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When someone cannot manage their affairs, it can be very stressful for everyone involved. It can also make it difficult to make decisions about essential day-to-day issues about health, welfare, property and finances. Thorneycroft’s dedicated team of specialists can advise you on all legal aspects of the loss of mental capacity and the role of the Court of Protection.
We understand the challenges of loss of capacity and can offer the detailed guidance and understanding you need to safeguard your loved one’s needs.
If a loved one has already lost their mental competency, it will not be possible to obtain a Lasting Power of Attorney. In this case, you have the option to make a formal application to the Court of Protection to become their deputy. The Court of Protection is the adjudicating body that ensures the affairs of people who have lost capacity can be effectively protected and managed. A Deputy is granted authority to assist the vulnerable person under the supervision of the Court. They typically have to submit an annual report advising on any decisions made and also account for funds expended on behalf of the incapacitated individual.
There are many reasons why you may take a case to the Court of Protection. You may be concerned about someone else’s capacity to manage their affairs or worried about your own ability. Other examples are where there is a concern over mismanagement or a dispute.
Applications to the Court of Protection are often complex and time-consuming. We can assist you in following all due process, ensuring the case is completed as efficiently and swiftly as possible.
You need clear, practical support from a legal team with proven experience in dealing with the full range of issues involved in Court of Protection deputyship and applications. Dealing with the Court of Protection can be an intimidating experience, but Thorneycroft have the know-how to explain and simplify a very complex legal process. Our services include:
Court of Protection Deputyship
If you are considering applying to become a deputy, we can assist by drafting the documentation and liaising with the relevant authorities on your behalf. There are two types of deputyship you can apply for: Property and Financial Affairs Deputyship, allowing you to make decisions about collecting and managing a person’s income and Personal Welfare Deputyship, covering issues such as what medical treatment they have, where they live, who has contact with them and their day-to-day care.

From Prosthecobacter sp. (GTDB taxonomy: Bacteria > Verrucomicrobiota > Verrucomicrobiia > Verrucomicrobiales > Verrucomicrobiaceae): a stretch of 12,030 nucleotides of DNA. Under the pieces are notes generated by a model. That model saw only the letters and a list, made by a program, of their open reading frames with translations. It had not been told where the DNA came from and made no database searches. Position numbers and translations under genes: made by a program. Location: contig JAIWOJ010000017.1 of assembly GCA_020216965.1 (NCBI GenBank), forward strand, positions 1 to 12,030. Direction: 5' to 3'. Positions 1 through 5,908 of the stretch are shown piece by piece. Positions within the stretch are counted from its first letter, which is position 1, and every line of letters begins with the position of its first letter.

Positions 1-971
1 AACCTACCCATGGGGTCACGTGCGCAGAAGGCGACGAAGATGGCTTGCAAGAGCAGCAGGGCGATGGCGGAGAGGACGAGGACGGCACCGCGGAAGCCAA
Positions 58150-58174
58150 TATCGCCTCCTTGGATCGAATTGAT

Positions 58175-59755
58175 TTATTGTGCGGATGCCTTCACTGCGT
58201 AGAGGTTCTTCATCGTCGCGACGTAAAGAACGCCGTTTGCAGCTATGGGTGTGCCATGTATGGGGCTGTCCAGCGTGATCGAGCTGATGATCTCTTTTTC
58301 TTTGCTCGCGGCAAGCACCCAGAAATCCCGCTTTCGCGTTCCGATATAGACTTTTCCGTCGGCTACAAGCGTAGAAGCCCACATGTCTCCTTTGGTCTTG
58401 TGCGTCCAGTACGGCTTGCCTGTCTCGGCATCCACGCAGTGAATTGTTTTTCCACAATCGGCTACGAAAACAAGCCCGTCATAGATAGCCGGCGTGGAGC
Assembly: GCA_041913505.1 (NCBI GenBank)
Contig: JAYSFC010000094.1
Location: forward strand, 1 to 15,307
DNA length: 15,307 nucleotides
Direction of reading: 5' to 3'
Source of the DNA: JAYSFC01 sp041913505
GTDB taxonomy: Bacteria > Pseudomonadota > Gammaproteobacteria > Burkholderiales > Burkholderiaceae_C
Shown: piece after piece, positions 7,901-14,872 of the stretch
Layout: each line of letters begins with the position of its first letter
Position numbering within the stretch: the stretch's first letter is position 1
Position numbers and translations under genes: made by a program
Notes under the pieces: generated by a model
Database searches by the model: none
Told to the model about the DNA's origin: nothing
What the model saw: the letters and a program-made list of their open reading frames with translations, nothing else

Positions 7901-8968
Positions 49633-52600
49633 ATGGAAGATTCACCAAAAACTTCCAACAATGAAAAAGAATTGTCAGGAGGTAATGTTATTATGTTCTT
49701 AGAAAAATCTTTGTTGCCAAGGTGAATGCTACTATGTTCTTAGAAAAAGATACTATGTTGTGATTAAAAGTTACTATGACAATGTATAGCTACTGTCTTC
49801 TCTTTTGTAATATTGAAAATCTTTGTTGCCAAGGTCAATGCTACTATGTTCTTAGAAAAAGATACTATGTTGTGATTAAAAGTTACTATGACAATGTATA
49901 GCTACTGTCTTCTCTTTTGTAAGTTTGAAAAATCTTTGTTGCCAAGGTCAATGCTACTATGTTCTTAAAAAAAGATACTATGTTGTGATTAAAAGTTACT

Once the Deputyship Order has been granted, we can provide ongoing advice in dealing with the management of the incapacitated individual’s financial affairs. We can also support preparing annual accounts for the Court of Protection. Additionally, the Thorneycroft team have years of experience acting as professional deputies if nobody else is able to carry out this role. We guarantee a transparent, reliable service and the peace of mind that a trained legal expert will manage a loved one’s affairs.
A person making a Will must be ‘of sound mind,’ meaning a will made by someone who lacks mental capacity will not usually be valid. In this situation, where you may need to clarify what will happen to the estate, you can apply to the Court of Protection for a Statutory Will.
You will need to set out in your application how you believe the person without capacity would have wished their estate to be divided. The Court will then decide whether to grant the application, or they may choose to create a statutory Will with different terms if they believe this is a better resolution.
Our specialist Court of Protection solicitors can also advise on a wide range of other issues relating to the Mental Capacity Act 2005, such as one-off and emergency applications and helping to resolve disputes involving deputies and attorneys.
Thorneycroft recognise that acting on behalf of a vulnerable individual is a distressing situation, and we offer support coupled with clear, practical advice. We can advise you on all aspects of Court of Protection applications and acting as a Court of Protection deputy, as well as being able to act as professional deputies where required. If you are worried about protecting a loved one’s interests, don’t hesitate to get in touch with our Court of Protection solicitors for a friendly, impartial consultation.